Updated: Aug 15, 2020
For the first time in recently history, citizens of the world have had to experience true quarantine. While people turn to Instagram to discuss their #quarantine, 1.5 million people sit in state and Federal prisons and jails throughout the United States, without the right to social distance. Our country is having a huge overdue conversation about the racial implications behind prison sentences and our "justice" system. It's clear we have a lot to do. At Sundance this year, I had the pleasure of meeting Carol Dalrymple, an Emmy-award winning filmmaker who uses virtual and augmented reality to explore new dimensions of immersive and interactive storytelling. She introduced us to an exciting new VR project that is working to better the lives of those who are imprisoned.
CD: The Blue Room is a film that uses the medium of virtual reality to explore how access to nature effects our psyche. From hospitals, to institutional solitary confinement to the architecture in our homes and offices, the film allows the audience to explore for themselves the impact that nature deprivation has on human behavior. The film explores how access to nature, even if remote, can potentially change communities and lives.
The Blue Room is based on an actual room, a physical space created in maximum security prisons for prisoners in solitary confinement, and the ingenious idea of Nalini Nadkarnia.
KOP: Who is Nalini Nadkarni? Can you tell us more about the origin of this project? CD: Nalini Nadkarni is an international ecologist who is renowned for her work in the study of tree canopies. Based on her observations and also her own deep connection to trees and the natural world, Nalini began a collaboration with forward thinking prisons and developed what came to be called The Nature Imagery project.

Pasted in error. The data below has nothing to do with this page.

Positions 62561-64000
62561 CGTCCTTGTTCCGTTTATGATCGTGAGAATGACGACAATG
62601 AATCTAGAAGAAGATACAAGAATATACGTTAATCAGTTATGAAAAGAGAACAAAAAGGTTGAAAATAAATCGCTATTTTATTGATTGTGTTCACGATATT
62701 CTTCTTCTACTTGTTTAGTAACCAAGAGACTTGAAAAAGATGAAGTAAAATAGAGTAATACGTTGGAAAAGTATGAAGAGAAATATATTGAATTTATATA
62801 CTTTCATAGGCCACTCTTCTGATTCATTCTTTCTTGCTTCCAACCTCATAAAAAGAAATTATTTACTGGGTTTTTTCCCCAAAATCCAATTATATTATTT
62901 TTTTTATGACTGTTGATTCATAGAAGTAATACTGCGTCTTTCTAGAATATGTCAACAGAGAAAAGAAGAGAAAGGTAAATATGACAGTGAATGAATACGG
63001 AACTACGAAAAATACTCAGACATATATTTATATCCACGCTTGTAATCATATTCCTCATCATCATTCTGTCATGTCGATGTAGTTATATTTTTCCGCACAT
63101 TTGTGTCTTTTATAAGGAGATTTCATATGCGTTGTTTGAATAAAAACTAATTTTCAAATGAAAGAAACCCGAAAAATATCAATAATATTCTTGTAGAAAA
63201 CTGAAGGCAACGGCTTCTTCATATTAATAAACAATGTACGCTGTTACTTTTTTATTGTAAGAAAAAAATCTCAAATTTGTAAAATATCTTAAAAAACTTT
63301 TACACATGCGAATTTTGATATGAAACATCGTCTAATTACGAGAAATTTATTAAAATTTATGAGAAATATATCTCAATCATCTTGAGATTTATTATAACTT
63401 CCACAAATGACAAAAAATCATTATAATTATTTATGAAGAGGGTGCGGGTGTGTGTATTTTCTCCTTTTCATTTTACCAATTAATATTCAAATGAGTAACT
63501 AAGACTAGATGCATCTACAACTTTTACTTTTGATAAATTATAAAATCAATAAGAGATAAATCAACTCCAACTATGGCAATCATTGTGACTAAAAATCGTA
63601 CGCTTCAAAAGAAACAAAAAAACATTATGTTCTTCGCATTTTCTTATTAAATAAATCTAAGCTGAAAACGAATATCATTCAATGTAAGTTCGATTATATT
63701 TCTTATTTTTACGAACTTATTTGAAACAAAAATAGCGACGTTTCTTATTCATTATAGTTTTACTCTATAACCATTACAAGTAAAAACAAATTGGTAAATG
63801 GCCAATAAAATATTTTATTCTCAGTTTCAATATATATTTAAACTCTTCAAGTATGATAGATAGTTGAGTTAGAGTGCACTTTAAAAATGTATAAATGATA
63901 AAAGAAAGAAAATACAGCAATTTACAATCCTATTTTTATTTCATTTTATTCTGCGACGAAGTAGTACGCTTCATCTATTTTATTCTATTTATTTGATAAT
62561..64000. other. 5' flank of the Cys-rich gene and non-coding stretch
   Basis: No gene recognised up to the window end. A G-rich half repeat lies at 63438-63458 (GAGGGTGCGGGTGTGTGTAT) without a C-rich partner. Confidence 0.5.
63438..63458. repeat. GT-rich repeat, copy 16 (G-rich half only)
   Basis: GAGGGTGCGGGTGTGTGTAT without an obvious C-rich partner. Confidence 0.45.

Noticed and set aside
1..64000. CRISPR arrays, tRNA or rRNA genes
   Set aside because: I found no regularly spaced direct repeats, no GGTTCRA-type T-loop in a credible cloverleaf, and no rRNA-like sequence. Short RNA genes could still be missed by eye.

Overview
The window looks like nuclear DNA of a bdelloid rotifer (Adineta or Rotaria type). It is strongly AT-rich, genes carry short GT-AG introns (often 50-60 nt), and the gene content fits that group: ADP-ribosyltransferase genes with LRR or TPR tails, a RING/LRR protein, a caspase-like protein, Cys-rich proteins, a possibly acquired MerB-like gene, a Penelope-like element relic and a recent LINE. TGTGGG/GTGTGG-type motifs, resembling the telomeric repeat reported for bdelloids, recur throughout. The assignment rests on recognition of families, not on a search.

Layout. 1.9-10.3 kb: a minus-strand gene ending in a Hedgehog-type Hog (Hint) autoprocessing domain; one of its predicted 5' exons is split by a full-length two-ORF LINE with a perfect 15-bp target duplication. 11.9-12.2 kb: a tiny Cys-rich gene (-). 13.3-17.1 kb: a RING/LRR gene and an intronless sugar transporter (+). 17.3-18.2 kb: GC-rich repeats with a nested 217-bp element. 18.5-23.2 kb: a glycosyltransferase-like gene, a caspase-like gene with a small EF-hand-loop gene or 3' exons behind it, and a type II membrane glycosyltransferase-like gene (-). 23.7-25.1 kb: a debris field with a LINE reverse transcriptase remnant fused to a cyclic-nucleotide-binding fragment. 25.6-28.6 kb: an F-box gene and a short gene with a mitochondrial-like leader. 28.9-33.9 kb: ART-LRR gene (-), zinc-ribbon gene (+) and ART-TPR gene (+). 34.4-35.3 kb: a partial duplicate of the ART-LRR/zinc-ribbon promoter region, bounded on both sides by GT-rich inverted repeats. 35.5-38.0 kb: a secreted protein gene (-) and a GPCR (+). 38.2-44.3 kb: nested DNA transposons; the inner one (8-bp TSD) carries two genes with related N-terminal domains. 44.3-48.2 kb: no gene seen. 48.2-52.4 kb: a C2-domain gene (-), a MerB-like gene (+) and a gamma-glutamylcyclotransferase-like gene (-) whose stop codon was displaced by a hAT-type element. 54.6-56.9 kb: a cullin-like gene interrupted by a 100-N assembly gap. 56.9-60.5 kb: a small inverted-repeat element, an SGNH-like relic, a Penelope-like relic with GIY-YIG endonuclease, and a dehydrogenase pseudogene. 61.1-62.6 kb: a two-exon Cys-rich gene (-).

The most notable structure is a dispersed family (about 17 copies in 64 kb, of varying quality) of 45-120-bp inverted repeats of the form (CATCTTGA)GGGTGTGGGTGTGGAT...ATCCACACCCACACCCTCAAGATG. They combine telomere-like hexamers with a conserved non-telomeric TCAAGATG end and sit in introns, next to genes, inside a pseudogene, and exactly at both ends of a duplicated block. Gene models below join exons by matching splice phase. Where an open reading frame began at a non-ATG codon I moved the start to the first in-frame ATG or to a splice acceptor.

For inmates in solitary confinement, nature images are projected on the wall of a cell. The projector lamp makes the cell glow with a blue light, hence the name The Blue Room.Nalini is first and foremost a scientist, and so she meticulously studied the effects of the altered cell. If a prisoner is having a crisis, they can request to be go to The Blue Room. It’s such a simple thing that can be done without a lot of money and without endangering anyone. One thing that Nalini said that stuck with me— these prisoners have been devoid of sense and nature, for many years. It was a wake-up call. We need to look at what we’re doing here.
Do we really want prisoners to be so void of humanity? We are talking about a life. Most people aren’t in prison for life. They’re part of society, part of our families.